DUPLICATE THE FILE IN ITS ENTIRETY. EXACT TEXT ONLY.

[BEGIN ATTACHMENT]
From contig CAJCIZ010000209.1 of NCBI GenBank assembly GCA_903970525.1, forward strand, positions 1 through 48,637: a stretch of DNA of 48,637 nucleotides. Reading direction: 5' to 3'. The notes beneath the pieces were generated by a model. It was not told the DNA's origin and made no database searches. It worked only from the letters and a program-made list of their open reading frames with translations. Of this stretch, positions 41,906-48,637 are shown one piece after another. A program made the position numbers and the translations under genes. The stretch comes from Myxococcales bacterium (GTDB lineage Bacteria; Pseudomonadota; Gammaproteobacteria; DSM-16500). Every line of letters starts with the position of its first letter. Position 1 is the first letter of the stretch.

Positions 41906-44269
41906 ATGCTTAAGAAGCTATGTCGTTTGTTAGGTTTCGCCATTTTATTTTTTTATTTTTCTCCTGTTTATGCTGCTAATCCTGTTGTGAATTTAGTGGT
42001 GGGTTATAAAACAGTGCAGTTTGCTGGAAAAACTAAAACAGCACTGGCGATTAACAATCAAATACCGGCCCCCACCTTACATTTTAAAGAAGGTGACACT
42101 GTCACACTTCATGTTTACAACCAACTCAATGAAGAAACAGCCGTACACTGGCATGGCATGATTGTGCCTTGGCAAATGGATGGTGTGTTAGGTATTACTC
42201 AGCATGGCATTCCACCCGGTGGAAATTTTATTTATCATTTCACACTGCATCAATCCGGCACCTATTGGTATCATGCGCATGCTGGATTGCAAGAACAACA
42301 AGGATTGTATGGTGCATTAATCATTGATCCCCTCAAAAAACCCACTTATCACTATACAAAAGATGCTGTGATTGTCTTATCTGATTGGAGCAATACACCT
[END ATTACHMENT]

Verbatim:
From contig CAJCIZ010000209.1 of NCBI GenBank assembly GCA_903970525.1, forward strand, positions 1 through 48,637: a stretch of DNA of 48,637 nucleotides. Reading direction: 5' to 3'. The notes beneath the pieces were generated by a model. It was not told the DNA's origin and made no database searches. It worked only from the letters and a program-made list of their open reading frames with translations. Of this stretch, positions 41,906-48,637 are shown one piece after another. A program made the position numbers and the translations under genes. The stretch comes from Myxococcales bacterium (GTDB lineage Bacteria; Pseudomonadota; Gammaproteobacteria; DSM-16500). Every line of letters starts with the position of its first letter. Position 1 is the first letter of the stretch.

Positions 41906-44269
41906 ATGCTTAAGAAGCTATGTCGTTTGTTAGGTTTCGCCATTTTATTTTTTTATTTTTCTCCTGTTTATGCTGCTAATCCTGTTGTGAATTTAGTGGT
42001 GGGTTATAAAACAGTGCAGTTTGCTGGAAAAACTAAAACAGCACTGGCGATTAACAATCAAATACCGGCCCCCACCTTACATTTTAAAGAAGGTGACACT
42101 GTCACACTTCATGTTTACAACCAACTCAATGAAGAAACAGCCGTACACTGGCATGGCATGATTGTGCCTTGGCAAATGGATGGTGTGTTAGGTATTACTC
42201 AGCATGGCATTCCACCCGGTGGAAATTTTATTTATCATTTCACACTGCATCAATCCGGCACCTATTGGTATCATGCGCATGCTGGATTGCAAGAACAACA
42301 AGGATTGTATGGTGCATTAATCATTGATCCCCTCAAAAAACCCACTTATCACTATACAAAAGATGCTGTGATTGTCTTATCTGATTGGAGCAATACACCT